Coupled with rapid urbanisation rates, African cities are experiencing unprecedented urban growth that places pressure on existing infrastructure and creates a demand for additional infrastructure. At the same time, cities’ resources are already under severe strain, given increasing income disparity, low affordability levels, and unstable employment.
A key question is how to accommodate this demand in a financially sustainable manner? What are the options available for cities to raise capital to finance public infrastructure and avoid over burdening already scarce resources?
One of the tools explored in this regard is land-based financing (LBF) which compliments other financing options such as borrowing, equity, transfers, donations etc. The Global Land Tool Network provides a broad definition: ‘Land-based financing (LBF) is a collective name given to a range of tools by which local governments could expand their revenue base and generate funds that will help them realize their service delivery, infrastructure development and maintenance goals [as well as manage growth]’.
This is done by triggering an increase in land values via planning regulations, investment in infrastructure, includes arrangements which result in infrastructure being provided by developers, instituting a process by which to share in the land value capture and using proceeds from value extracted from land to finance infrastructure developments (African Centre for Cities). In other words, it is a way to recover costs by public investment in infrastructure from the private sector. It involves the increase of private sector investment in public infrastructure and leverages off land (serviced by government, hence increasing in value), an immovable asset, to source financing from the private sector to fund city infrastructure.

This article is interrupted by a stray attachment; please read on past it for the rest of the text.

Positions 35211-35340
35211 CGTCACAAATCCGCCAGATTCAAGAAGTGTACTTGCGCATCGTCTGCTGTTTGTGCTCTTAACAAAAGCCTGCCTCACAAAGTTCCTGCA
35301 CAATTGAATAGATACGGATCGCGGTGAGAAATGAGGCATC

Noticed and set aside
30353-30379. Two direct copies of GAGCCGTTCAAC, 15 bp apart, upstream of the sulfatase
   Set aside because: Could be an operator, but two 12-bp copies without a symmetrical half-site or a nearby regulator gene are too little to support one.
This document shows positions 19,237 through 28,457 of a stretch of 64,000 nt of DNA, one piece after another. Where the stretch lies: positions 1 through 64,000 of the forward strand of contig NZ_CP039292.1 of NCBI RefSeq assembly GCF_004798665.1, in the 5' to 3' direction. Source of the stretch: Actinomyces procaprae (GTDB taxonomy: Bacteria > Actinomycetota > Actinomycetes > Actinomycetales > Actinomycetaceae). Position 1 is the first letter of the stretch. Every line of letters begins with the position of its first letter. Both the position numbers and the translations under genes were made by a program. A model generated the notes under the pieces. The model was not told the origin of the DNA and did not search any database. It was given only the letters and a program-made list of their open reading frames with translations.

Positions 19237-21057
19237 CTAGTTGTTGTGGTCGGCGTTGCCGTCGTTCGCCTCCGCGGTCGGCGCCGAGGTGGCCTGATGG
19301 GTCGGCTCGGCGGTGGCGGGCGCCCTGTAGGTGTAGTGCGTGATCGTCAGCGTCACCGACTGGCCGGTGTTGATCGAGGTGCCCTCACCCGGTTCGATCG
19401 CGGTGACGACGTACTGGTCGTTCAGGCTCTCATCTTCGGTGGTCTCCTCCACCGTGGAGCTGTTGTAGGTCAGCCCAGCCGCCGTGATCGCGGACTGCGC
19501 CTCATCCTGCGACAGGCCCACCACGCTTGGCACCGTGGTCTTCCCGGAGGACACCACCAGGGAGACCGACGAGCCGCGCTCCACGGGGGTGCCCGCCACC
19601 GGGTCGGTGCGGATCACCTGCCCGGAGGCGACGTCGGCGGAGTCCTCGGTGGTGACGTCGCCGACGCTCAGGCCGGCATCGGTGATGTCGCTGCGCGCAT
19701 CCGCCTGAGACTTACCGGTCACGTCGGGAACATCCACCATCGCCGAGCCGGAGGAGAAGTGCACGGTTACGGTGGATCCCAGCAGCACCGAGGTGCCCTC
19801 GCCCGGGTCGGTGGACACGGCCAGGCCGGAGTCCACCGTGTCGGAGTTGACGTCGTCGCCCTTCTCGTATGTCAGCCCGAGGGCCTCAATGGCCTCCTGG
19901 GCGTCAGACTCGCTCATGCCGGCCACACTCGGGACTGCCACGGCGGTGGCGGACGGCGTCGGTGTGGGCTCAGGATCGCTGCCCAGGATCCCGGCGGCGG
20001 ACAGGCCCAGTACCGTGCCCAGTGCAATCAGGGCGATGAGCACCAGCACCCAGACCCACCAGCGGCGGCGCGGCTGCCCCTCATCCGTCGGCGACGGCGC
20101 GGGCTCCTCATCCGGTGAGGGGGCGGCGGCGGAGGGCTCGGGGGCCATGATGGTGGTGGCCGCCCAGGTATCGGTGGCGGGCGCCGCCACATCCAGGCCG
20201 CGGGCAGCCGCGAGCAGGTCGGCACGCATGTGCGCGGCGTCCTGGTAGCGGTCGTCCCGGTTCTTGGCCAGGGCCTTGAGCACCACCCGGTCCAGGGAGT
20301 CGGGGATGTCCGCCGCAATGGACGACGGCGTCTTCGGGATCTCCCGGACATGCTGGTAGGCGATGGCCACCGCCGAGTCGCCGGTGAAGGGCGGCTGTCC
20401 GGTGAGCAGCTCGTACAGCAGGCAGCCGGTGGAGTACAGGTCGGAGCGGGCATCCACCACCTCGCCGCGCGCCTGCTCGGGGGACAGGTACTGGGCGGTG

At a seminar hosted in July 2015 by the African Centre for Cities, recent research on land-based financing in Sub-Saharan Africa, funded by United Kingdom’s Department of International Development (DfID), was presented. The seminar debated the difficulties faced by city authorities in the region to sharing in their cities’ land values in order to provide an additional stream of funding to invest in urban infrastructure. The research identified a range of land-based financing instruments. These were broken down into development-based instruments and tax-based instruments. Development instruments included developer extractions (in-kind contributions by developers), land access related charges (sale, lease of public land assets and sale of development rights) and land re-adjustment. Tax-based instruments included property tax, betterment tax, tax increment financing and development charges not based on cost of infrastructure. Developer extractions, the authors argued, required developers to finance part or all costs of external infrastructure to serve the public need. In-kind contributions were noted as common in South Africa and Kenya. In Nairobi, there have been cases where a developer services land outside of a development where the city is unable to do so. Tax-based instruments allow the public sector to tax any land value gained from infrastructure development. These instruments are available for the different stages of infrastructure development, that is, from undeveloped property to after property development.